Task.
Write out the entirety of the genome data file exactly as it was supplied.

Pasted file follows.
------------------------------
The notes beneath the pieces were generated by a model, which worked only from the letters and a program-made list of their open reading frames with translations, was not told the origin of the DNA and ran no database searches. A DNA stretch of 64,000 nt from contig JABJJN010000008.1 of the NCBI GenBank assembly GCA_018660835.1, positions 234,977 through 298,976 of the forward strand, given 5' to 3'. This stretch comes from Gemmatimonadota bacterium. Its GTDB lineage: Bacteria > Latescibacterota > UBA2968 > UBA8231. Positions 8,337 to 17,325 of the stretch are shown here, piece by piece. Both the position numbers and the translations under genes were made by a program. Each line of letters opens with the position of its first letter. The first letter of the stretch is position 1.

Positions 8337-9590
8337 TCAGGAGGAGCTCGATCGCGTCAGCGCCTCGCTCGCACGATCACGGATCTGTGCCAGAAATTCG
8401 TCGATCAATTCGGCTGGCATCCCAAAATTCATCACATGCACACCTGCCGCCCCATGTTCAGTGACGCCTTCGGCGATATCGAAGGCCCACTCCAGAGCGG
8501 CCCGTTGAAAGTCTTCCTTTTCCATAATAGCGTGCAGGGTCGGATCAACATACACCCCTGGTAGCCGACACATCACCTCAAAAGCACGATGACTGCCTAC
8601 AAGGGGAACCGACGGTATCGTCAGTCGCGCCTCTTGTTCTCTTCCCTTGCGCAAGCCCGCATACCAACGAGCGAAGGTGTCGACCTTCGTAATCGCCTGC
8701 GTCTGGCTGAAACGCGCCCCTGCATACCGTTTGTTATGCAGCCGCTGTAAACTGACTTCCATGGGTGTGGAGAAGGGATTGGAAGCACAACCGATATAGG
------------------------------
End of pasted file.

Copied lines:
The notes beneath the pieces were generated by a model, which worked only from the letters and a program-made list of their open reading frames with translations, was not told the origin of the DNA and ran no database searches. A DNA stretch of 64,000 nt from contig JABJJN010000008.1 of the NCBI GenBank assembly GCA_018660835.1, positions 234,977 through 298,976 of the forward strand, given 5' to 3'. This stretch comes from Gemmatimonadota bacterium. Its GTDB lineage: Bacteria > Latescibacterota > UBA2968 > UBA8231. Positions 8,337 to 17,325 of the stretch are shown here, piece by piece. Both the position numbers and the translations under genes were made by a program. Each line of letters opens with the position of its first letter. The first letter of the stretch is position 1.

Positions 8337-9590
8337 TCAGGAGGAGCTCGATCGCGTCAGCGCCTCGCTCGCACGATCACGGATCTGTGCCAGAAATTCG
8401 TCGATCAATTCGGCTGGCATCCCAAAATTCATCACATGCACACCTGCCGCCCCATGTTCAGTGACGCCTTCGGCGATATCGAAGGCCCACTCCAGAGCGG
8501 CCCGTTGAAAGTCTTCCTTTTCCATAATAGCGTGCAGGGTCGGATCAACATACACCCCTGGTAGCCGACACATCACCTCAAAAGCACGATGACTGCCTAC
8601 AAGGGGAACCGACGGTATCGTCAGTCGCGCCTCTTGTTCTCTTCCCTTGCGCAAGCCCGCATACCAACGAGCGAAGGTGTCGACCTTCGTAATCGCCTGC
8701 GTCTGGCTGAAACGCGCCCCTGCATACCGTTTGTTATGCAGCCGCTGTAAACTGACTTCCATGGGTGTGGAGAAGGGATTGGAAGCACAACCGATATAGG